I would add that we have singularly failed to adopt such a concept – despite what the Livable Region Strategic Plan and Transport 2021 said. Firstly, the language they used was emollient – and wide open to interpretation by people who had no sympathy at all for the plans’ objectives (though mostly they kept that quiet). Secondly, the regional bodies who produced those plans and who were charged with implementing them had no powers to do so. The decisions were also made by entrenched groups – who felt little responsibility to the people who lived in the region, but served the interests of the developers and other large corporate investors. This had much more to do with continuing the processes of turning “raw land” into profits as fast as possible that has characterised the European approach to what they call BC since they got here. Developers decided they wanted the Olympics, the Sea to Sky, the Canada Line, the Gateway program and all the rest. The choice to go for grade separated rapid transit was more about leaving car traffic as untrammelled as possible. But that was not the most – or the only – decision that mattered. Regional town centres are not high density – higher in spots maybe but overall we are still a low density region. Most of Vancouver is still “single family” designation and density – even though that now includes lots of secondary suites. The region as a whole has become more like every other North American suburban area than the distinctive place that the LRSP sought to make it. Above all, we still mostly drive everywhere for everything. Those who choose to be car free are the exceptions. And it is the accommodation of those cars that still decides what sort of places get built – even where there is some good quality transit service nearby. Mostly the region does not have high speed rapid transit – and if you ignore West Coast Express (which only serves commuting to downtown Vancouver) – the map of rapid transit coverage is very obviously only a small part of the region. And mostly not the part that will be absorbing the next million people.

So we need to follow not just Rule 1 – restore the streetcar city. We need to read and understand all seven rules.

2   Design an interconnected street system

3   Locate commercial services frequent transit and schools within a five minute walk

4   Locate good jobs close to affordable homes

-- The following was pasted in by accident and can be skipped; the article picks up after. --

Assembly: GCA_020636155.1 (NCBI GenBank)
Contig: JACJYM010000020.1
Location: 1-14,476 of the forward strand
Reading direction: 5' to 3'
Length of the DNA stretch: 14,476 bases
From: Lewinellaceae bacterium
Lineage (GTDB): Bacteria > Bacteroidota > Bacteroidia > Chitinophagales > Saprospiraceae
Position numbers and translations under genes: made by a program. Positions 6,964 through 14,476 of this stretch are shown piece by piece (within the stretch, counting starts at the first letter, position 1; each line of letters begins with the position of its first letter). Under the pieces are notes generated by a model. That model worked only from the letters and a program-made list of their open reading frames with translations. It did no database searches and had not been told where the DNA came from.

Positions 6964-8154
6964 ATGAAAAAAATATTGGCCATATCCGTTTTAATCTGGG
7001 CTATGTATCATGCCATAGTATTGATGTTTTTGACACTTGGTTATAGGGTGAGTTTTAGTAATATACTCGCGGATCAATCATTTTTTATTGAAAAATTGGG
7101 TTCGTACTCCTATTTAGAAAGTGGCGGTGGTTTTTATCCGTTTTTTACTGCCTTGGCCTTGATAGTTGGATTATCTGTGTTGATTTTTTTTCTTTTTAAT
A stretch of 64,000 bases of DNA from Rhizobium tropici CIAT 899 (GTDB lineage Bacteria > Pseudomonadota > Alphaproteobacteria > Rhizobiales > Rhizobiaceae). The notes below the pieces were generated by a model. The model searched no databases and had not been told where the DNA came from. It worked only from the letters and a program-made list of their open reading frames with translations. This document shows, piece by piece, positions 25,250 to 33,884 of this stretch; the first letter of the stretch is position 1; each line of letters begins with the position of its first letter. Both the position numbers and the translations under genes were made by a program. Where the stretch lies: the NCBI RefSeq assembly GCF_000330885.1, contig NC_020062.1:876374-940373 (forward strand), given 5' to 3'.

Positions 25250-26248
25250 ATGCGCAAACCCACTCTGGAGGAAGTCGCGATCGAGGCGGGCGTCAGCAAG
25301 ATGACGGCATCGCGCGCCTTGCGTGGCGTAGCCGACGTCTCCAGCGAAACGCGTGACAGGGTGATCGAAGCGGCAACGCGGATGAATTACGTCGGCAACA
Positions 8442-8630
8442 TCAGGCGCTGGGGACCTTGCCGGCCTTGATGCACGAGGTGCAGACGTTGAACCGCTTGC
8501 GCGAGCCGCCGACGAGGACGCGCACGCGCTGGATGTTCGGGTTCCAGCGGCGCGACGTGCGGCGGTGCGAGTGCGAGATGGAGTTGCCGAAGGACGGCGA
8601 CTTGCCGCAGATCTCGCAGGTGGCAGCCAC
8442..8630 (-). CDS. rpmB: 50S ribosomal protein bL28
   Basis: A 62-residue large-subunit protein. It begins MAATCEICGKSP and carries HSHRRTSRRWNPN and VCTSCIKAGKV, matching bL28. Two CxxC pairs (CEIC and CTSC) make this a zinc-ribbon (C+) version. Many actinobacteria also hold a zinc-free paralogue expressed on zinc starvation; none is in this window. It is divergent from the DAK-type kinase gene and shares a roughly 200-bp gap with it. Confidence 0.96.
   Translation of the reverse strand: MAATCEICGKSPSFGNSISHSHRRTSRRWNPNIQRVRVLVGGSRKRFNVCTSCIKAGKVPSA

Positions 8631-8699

5   Provide a diversity of housing types

6   Create a linked system of natural areas and parks

7   Invest in lighter, greener, cheaper and smarter infrastructure.

And it is those last six I want to see discussed below. We have had quite enough discussion about rule 1, thank you very much, and that can stop now. If your comment on this post does not address issues other than rapid transit technology choice it will be deleted as off topic

And for everyone who can go buy this book – that link goes to the $60 hardback version: here is the $30 paperback

Make sure your local library buys them too!

Written by Stephen Rees

May 11, 2010 at 10:39 am

Posted in Urban Planning

8 Responses

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  1. Condon does say some interesting things but his insistence that we don’t need high speed transit to UBC is insulting to students like myself (although I attend UVic). Students cannot afford to live near UBC and thus by opposing high speed transit to UBC all you are doing is condemning large numbers of students to extremely long rides in buses, possibly putting them off riding transit after they graduate. Counter-productive at best.

    Corey Burger

    May 11, 2010 at 10:57 pm

  2. The characterization of Boston is dead wrong, as it is a city with a hodgepodge of mixed subway/lightrail/BRT and higher-speed heavy rail. The MBTA is hardly made up of an ossified group of pilgrims, but more likely sixties radicals who spent too much time in Timothy Leary’s acid lab. Just consider for a second the recent Silver Line!